$git clone git@github.swarthmore.edu:CS35-s17/lab03-adanner1-jbrody1.git  Introduction This lab consists of three parts: • Proving the asymptotic i.e. big-O complexity of two functions. • Analyzing and empirically testing code to understand complexity. • Implementing and testing a quickSort implementation. As with Lab 02, you and your partner will share a git repository. Please remember that, as with all partnered labs, both partners must learn this material. Do not divide up this lab to give one team member the theory material and another member the sorting algorithm. Part 1: Big-O Analysis Use the formal definition of Big-O notation to prove the following statements: 1.$n^2 +3n + 18$is$O(n^2)$2.$2n^3 - 19$is$O(n^3)$In order to complete this assignment, you will need to produce a document containing some mathematical expressions and figures. You will commit and push this document to your GitHub repository; the document may take the following forms: • A PDF file named WrittenLab.pdf containing formatted text • A LaTeX file named WrittenLab.tex containing formatted text Your team must submit the document electronically by adding it to your git repository. In particular, you are not allowed to submit in one of the following forms: • A raw text document (regardless of formatting) • A scan of a written document (even if the scanned document is a PDF) • A Microsoft Word file or similar word processor document (although you may write the homework in that format and then export a PDF from it) • A piece of paper turned in by hand ### Using LaTeX LaTeX (pronounced lah-tek or lay-tek) is a document preparation system frequently used to produce conference papers, dissertations, and other academic works (in addition to other material). With LaTeX, you code your document much as you would an HTML document or a Python program. For instance, the LaTeX code I'm \textit{not} making this up:$e^{i\pi}=-1$ produces$\text{I'm } \textit{not} \text{ making this up: } e^{i\pi} = -1\ .$You are not required to learn LaTeX for this course. However, it may be easier to use basic LaTeX to complete your homework than to use something like Microsoft Word's equation editor. In case you're interested, the following files are already part of your repository: • LearningLaTeX.tex: A LaTeX document with some examples of how to use LaTeX to write the things you need to write in this lab. You should look at the .tex file before looking at the .pdf it produces. • WrittenLab.tex: A LaTeX document containing your homework problems and places for you to fill them in. This also includes places to include your mystery function writeup from part 2. Part 2: Mystery Functions In this part of the lab, you will first analyze six simple loop structures and determine their asymptotic runtime complexity in terms of big-O notation. Then, using the provided program function_timer, you will graph the empirical runtimes of the functions. ### The Functions Begin by identifying the Big-O runtime for each of the following functions. Provide a brief justification for each answer---full proofs are not necessary. Give the strictest comparison you can find; e.g., don't give$O(2^n)$if the function is also$O(n)$, and leave out any second-order terms: give$O(n^2)$instead of$O(n^2 + n))$.   Ex1(n): for i=0...n a = i Ex2(n): for i=0...2*n a=i; Ex3(n) for i=0...n for j=0...i a=i; Ex4(n): for i=0...n*n a=i Ex5(n): for i=0...n for j=0...i*i a = i Ex6(n): k=1 for i=0...n for j = 0...k a = i k = 2*k   Hint: Analyze double-for-loops as we did in class. If the analysis is still hard to figure out, try to count the number of inner loop iterations for both small and large values. For example, for Ex3, the number of inner loop iterations when$i=0,1,2$is$1,2,3$. When$i=n-2,n-1,n$the number of inner loop iterations is$n-1, n, n+1$. Then, try to identify a pattern. ### Using function_timer to Inspect the Functions Each of the above functions has been implemented and packaged into a single executable function_timer that we provided for you in your git repository. However, to make things interesting, we scrambled the order of the functions. Your job will be to match each function with its corresponding name. The function_timer program will provide empirical runtime data for each of the above functions, in a form that can be graphed by another tool called gnuplot. To use this program, you must pick the following: • Which function(s) to plot. For each function, you must provide a command-line argument of the form -1, -2, etc. • The minimum and maximum values for n. Remember, for slow algorithms n should be small, or the program will take a long time. For fast functions, you'll need to give a very large value for n, or you won't be able to see anything meaningful on the plot. Start with small n for each plot and work your way up. For instance, you can graph functions 5 and 6 within the range 10<=n<=100 by running this command: $ ./function_timer -5 -6 -n 10 -m 100 | gnuplot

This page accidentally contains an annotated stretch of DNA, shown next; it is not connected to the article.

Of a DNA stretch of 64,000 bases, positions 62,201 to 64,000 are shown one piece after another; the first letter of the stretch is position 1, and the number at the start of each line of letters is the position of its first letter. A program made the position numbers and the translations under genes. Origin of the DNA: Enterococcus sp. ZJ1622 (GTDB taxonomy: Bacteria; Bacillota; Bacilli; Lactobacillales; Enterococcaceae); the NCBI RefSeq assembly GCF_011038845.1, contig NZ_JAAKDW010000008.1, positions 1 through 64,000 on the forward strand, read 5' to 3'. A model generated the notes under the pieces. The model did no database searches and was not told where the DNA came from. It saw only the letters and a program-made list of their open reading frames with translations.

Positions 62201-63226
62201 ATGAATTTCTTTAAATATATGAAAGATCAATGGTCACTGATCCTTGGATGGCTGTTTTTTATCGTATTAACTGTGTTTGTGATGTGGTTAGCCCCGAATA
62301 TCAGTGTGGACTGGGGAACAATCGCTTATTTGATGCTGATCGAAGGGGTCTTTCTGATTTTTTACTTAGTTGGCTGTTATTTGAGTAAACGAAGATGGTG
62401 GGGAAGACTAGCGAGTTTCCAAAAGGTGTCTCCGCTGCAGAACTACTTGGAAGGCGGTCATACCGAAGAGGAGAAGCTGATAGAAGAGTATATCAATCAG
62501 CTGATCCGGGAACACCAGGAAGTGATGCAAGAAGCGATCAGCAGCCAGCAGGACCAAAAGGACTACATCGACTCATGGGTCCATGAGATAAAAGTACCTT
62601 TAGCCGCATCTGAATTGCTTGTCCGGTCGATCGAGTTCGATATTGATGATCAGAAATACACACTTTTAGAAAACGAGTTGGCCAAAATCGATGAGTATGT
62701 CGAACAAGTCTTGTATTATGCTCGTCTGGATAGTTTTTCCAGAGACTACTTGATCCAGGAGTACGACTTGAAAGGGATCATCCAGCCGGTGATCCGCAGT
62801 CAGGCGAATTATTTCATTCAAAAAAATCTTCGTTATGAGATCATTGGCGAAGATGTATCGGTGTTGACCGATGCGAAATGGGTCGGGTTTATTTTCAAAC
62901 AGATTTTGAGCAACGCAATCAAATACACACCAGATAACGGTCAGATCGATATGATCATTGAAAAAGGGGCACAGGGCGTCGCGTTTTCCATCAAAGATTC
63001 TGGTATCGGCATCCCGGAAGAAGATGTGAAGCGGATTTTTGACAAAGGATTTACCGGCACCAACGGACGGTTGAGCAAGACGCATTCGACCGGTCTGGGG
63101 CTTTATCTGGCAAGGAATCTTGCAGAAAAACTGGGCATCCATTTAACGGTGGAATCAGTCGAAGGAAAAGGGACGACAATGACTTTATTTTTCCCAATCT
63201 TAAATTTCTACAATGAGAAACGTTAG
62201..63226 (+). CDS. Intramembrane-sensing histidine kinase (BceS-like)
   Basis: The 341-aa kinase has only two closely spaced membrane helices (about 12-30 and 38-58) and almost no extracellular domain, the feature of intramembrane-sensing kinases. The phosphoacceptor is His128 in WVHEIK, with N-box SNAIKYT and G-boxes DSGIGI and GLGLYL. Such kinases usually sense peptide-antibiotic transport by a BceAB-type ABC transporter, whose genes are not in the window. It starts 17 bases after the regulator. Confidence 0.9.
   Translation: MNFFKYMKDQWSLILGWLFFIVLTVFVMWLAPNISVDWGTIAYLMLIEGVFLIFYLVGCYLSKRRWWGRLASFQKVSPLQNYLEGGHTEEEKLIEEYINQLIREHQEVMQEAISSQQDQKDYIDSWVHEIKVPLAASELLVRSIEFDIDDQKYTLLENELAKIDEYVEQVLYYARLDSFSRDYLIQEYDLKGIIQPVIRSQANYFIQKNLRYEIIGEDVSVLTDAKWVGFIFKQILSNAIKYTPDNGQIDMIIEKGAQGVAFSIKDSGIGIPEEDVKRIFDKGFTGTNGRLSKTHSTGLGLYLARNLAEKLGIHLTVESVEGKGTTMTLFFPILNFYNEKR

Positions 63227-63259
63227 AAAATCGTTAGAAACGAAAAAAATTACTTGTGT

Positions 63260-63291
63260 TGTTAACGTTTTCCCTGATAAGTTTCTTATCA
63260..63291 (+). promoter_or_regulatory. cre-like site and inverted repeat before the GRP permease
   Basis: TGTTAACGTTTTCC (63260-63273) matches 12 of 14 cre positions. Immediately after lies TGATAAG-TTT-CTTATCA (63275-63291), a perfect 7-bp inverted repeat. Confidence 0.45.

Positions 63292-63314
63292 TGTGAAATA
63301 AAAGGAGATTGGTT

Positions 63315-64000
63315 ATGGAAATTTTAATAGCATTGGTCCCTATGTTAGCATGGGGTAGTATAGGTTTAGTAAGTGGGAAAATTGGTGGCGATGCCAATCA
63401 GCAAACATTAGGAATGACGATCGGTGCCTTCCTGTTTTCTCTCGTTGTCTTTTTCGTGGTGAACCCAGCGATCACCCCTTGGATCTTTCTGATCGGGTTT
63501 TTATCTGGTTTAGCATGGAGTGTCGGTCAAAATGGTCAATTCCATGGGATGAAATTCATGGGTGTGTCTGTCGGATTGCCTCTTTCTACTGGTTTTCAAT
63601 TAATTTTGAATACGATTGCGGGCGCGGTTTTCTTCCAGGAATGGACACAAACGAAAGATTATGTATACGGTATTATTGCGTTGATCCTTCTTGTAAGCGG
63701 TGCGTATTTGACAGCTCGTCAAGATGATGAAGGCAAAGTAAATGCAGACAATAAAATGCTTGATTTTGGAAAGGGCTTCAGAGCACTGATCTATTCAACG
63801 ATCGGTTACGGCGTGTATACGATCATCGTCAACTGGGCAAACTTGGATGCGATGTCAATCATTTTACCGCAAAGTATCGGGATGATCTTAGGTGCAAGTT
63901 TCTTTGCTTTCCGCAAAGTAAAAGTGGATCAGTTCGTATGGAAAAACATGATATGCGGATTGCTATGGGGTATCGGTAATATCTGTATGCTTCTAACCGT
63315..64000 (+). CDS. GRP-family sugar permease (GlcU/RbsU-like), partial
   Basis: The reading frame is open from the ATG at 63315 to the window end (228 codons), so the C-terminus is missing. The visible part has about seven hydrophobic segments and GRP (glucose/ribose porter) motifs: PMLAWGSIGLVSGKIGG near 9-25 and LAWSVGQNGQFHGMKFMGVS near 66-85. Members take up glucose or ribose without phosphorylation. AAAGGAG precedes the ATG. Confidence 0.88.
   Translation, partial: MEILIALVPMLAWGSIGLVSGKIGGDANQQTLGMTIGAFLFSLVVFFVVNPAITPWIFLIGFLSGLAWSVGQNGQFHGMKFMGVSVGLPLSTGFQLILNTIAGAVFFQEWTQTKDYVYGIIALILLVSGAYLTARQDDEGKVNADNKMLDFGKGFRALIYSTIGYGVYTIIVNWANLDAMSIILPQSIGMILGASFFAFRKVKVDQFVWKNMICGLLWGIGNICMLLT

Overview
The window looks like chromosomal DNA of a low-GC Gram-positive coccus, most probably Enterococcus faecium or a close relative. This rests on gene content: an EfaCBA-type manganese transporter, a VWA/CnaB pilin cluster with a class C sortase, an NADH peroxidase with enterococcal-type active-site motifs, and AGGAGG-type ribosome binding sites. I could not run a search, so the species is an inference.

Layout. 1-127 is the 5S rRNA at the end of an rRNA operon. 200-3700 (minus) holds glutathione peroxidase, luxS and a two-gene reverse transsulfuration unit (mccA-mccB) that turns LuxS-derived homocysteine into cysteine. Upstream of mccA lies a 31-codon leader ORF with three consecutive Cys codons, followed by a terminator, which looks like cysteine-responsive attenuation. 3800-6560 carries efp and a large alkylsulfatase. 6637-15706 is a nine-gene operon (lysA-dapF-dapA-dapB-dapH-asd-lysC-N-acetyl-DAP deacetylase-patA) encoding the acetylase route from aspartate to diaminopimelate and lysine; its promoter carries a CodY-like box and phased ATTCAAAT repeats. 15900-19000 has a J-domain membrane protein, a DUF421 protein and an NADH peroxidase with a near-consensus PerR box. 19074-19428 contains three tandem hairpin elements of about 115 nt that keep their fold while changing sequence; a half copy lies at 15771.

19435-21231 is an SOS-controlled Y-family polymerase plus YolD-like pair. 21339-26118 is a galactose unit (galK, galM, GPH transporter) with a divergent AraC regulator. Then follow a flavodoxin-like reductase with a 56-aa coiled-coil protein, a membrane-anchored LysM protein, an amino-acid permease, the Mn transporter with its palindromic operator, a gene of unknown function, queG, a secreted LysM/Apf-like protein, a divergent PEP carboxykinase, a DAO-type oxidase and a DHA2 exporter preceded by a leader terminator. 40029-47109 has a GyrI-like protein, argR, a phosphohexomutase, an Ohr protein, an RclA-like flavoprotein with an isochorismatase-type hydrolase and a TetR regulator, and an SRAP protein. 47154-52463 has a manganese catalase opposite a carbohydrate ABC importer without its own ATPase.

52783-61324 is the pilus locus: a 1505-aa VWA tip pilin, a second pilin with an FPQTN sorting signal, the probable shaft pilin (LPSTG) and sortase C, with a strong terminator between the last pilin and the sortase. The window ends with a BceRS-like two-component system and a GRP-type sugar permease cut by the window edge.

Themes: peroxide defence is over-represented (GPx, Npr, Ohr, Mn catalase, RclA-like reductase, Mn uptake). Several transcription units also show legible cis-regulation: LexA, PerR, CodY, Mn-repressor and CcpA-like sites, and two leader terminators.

If this command does not work the first time, you may need to change the permissions of the function_timer file once before running it.